Top 13 Slang For Died – Meaning & Usage

When it comes to expressing the concept of someone passing away, language can often fall short. That’s why we’ve gathered the most up-to-date and trendy slang terms for “died” in one convenient list. From humorous phrases to more somber expressions, this compilation will surely keep you in the loop on the latest ways to talk about this sensitive topic. So, buckle up and get ready to explore the diverse and ever-evolving world of slang for “died.”

Click above to generate some slangs

1. Kicked the bucket

This phrase is a euphemism for dying, often used humorously or sarcastically. It refers to the image of someone kicking a bucket as a final act before passing away.

  • For example, “After a long and fulfilling life, he finally kicked the bucket.”
  • In a dark comedy, a character might say, “Well, looks like I’ll be kicking the bucket sooner than expected.”
  • A person discussing mortality might use the phrase, “We’re all going to kick the bucket eventually.”

2. Bit the dust

This phrase originated from the idea of someone falling to the ground, or “biting the dust,” after being defeated in a battle or conflict. It is now commonly used to refer to someone dying or experiencing a failure.

  • For instance, “After a long illness, she finally bit the dust.”
  • In a sports context, a commentator might say, “The team fought hard, but ultimately bit the dust.”
  • A person discussing a failed business venture might say, “Our startup bit the dust after just a few months.”

3. Pushing up daisies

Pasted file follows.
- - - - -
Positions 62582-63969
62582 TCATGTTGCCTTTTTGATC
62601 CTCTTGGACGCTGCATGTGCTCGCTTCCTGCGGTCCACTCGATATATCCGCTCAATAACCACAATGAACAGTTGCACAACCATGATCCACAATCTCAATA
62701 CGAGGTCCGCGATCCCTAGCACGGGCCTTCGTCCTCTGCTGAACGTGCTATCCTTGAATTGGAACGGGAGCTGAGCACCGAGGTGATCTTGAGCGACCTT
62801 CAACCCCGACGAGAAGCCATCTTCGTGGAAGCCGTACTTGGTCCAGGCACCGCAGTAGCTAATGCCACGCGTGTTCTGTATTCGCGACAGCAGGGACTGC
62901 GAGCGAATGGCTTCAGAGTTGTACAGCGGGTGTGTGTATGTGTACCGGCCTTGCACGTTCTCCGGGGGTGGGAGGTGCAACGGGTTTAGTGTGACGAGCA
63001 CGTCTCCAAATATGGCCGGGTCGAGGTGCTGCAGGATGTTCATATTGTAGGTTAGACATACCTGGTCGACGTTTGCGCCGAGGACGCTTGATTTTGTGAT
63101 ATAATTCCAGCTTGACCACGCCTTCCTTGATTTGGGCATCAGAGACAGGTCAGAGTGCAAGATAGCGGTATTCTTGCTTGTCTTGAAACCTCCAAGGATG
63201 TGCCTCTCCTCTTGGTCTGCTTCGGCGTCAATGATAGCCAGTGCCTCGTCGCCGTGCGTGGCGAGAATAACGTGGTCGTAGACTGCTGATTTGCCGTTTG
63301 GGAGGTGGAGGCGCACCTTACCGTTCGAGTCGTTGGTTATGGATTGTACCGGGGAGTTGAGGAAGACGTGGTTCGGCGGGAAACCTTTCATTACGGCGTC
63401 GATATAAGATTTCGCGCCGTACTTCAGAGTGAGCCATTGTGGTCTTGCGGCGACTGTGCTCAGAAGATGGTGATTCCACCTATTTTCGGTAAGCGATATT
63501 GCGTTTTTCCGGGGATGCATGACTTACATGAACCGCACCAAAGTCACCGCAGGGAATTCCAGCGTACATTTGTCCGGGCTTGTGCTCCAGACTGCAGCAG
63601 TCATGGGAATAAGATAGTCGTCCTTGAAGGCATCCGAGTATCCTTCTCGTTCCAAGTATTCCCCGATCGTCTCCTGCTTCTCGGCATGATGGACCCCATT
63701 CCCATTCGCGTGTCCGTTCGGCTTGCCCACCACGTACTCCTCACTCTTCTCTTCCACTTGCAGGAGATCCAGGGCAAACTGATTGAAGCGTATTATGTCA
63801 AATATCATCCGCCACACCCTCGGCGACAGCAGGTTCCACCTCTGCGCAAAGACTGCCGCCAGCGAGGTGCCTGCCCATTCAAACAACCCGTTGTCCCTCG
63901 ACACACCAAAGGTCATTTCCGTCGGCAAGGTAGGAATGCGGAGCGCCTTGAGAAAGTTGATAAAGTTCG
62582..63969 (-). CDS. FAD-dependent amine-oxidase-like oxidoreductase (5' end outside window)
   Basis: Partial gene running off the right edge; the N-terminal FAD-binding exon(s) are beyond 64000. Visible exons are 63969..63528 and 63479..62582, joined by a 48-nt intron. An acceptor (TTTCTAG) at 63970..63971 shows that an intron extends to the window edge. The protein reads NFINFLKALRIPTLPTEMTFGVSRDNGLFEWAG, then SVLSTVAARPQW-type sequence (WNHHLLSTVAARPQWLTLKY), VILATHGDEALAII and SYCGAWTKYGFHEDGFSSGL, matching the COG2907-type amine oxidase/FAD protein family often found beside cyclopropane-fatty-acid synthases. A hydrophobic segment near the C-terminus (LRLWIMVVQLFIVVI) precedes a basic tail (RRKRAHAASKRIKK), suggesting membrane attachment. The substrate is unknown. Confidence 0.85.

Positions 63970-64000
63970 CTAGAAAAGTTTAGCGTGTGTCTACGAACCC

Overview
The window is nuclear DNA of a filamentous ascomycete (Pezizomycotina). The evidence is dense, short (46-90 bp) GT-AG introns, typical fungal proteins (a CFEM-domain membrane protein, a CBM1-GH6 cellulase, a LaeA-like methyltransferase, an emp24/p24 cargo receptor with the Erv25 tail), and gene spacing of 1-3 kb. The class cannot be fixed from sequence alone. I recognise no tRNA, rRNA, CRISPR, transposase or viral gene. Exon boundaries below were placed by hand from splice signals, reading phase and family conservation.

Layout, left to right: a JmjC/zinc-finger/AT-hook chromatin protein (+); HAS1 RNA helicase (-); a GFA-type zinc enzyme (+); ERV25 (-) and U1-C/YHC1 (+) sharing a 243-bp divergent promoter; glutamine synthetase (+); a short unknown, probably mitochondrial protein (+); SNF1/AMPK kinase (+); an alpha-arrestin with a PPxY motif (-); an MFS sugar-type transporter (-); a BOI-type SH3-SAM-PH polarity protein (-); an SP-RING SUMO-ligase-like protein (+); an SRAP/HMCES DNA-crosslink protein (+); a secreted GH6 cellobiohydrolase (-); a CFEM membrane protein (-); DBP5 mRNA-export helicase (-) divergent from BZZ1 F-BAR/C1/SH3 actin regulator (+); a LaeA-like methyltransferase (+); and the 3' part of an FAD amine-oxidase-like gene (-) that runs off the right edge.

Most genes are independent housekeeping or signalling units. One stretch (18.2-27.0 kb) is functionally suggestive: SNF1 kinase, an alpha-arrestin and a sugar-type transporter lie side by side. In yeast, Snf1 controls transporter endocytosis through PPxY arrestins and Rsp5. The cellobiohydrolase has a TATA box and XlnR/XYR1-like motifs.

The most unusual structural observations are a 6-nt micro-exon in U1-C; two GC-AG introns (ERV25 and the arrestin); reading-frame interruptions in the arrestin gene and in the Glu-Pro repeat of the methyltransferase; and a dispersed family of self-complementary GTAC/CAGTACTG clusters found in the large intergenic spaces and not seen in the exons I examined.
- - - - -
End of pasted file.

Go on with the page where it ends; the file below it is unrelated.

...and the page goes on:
This phrase suggests that after death, a person’s body will decompose and nourish the soil, allowing daisies or other flowers to grow above their grave. It is a poetic way of referring to being buried.

  • For example, “When I die, I want to be cremated. I don’t want to be pushing up daisies.”
  • In a conversation about funeral arrangements, someone might say, “She expressed her wish to be buried in a simple ceremony, pushing up daisies.”
  • A person discussing their fear of death might say, “I don’t want to think about what happens after I’m pushing up daisies.”

4. Bought the farm

This phrase originates from the idea that when a soldier died in battle, their family would receive compensation in the form of a farm. It is now used more generally to refer to someone dying.

  • For instance, “He was involved in a car accident and bought the farm.”
  • In a conversation about mortality, someone might say, “None of us know when we’ll buy the farm.”
  • A person discussing the loss of a loved one might say, “It’s still hard to believe she bought the farm so young.”

5. Checked out

This phrase can refer to both physical death and leaving a specific location. It is often used casually or informally to describe someone’s departure or passing away.

  • For example, “After a long battle with illness, he finally checked out.”
  • In a conversation about someone leaving a party, someone might say, “Looks like they checked out early.”
  • A person discussing a deceased celebrity might say, “It’s sad to think that they’ve checked out and we won’t see any new work from them.”

6. Croaked

This slang term is often used to refer to someone dying. It is a casual and somewhat humorous way of discussing death.

  • For example, “My grandpa croaked last night. He had been sick for a while.”
  • A person might say, “I’m so sorry to hear that your pet croaked. Losing a pet can be really tough.”